By: Melia Robinson
- California wildfires have hit the state’s marijuana industry, burning dozens of farms and leaving many more engulfed in smoke.
- The price of marijuana could spike as much as 20% in the aftermath of the fires.
- The full extent of the damage will be unclear until growers send crop samples for testing.
Marijuana could get more expensive after a series of massive fires in Northern California wiped out as much as a year’s supply for some industry growers. Nearly two dozen wildfires spread through the counties of Napa, Sonoma, and six others last week, destroying an estimated 5,700 structures, and burning over 200,000 acres of land — a collective area roughly the size of New York City. At least 40 people are dead.
The fires scorched dozens of the region’s marijuana farms, including those in Sonoma County and in Mendocino County, — part of the Emerald Triangle, which is considered the marijuana-growing capital of the US. The number of farms burned is expected to “increase significantly” as evacuation orders are lifted and growers return to their homes. The crop harvested later this month would have supplied California dispensaries through the end of 2018. The situation could create a shortage of marijuana in the state just months ahead of California’s launch of a recreational marijuana market. Tamar Maritz, regional director for California at marijuana data insights company BDS Analytics, said Californians could expect to see prices rise as much as 10 to 20% in the aftermath of the fires.
BDS Analytics found that in Colorado, Washington, and Oregon, a “major disruption in the supply chain” created price increases in a magnitude of 10% to 20%, according to Maritz. The breakdowns varied from regulatory changes that shorted supply, to the debut of a recreational market. Those states saw prices return to normal one to three months after the event. The going rate nationwide for legal, non-medical marijuana is about $11 per gram or $34 for an eighth of an ounce, according to MJCharts. Using case studies from states with fully legalized marijuana, California could see the price of pot increase roughly $2 more per gram or $7 more per eighth of an ounce after the price hikes set in.
The fires came at one of the worst times for the marijuana industry. Harvest takes place between the months of September and November, and most grows provide crop for the entire year. Many farmers had only just begun cutting their plants, according to Forbes. California produces over half of the marijuana consumed in the US. According to county surveys, there are between 3,000 and 9,000 marijuana farms in Sonoma County, where the fires hit hard. The number of farms in Mendocino County, where the illicit market thrives, is unknown.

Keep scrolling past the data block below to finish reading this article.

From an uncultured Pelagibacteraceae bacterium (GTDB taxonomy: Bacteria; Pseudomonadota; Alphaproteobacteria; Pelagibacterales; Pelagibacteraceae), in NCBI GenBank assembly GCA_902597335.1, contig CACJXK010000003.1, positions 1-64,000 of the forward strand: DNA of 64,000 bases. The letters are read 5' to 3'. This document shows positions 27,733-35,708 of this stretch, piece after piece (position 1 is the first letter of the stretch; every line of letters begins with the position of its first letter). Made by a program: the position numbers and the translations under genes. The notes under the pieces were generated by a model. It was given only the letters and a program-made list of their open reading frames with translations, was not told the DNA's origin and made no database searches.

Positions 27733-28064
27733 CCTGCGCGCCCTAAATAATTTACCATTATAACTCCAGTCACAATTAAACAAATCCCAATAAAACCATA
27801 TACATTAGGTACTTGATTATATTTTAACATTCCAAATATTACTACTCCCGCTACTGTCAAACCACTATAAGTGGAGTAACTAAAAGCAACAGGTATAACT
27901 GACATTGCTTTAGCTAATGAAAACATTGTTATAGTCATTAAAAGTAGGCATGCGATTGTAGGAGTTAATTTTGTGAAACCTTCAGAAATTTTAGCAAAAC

Both the California Cannabis Industry Association and the California Growers Association reported “several dozen” members that lost their farms in the blazes. It’s too soon to say what percent of grows in California were affected by the fires, though it appears to be a minority. Smoke also blanketed huge swaths of Northern California last week, which presents a more widespread concern for the marijuana industry, according to Nick DiNicola, whose company, DiNicola Insurance Services, brokers insurance for companies in the cannabis space.
“A lot of the farms weren’t destroyed but may not be able to sell their product because of all the pollution that came down from the fires,” DiNicola told Business Insider. Smoke-exposed crops are more vulnerable to disease, which could lead to unhealthy levels of mold, mildew, and fungus. The marijuana might also smell like fire, which causes it to lose value if it’s meant to smell like “lemon haze” or “blueberry kush,” according to the San Francisco Chronicle.
Still, the fires reached only a small section of the Emerald Triangle, which also includes Humboldt County and Trinity County. Local dispensaries that source their inventory from the counties affected by the fires are more likely to experience higher prices. Marijuana extraction companies, which process marijuana plant material for oils and concentrates, could also have trouble getting their products to market, according to Forbes. Maritz, of BDS Analytics, added that the full extent of the damage will be unclear until farmers collect what’s left of their grow and send samples to marijuana testing facilities.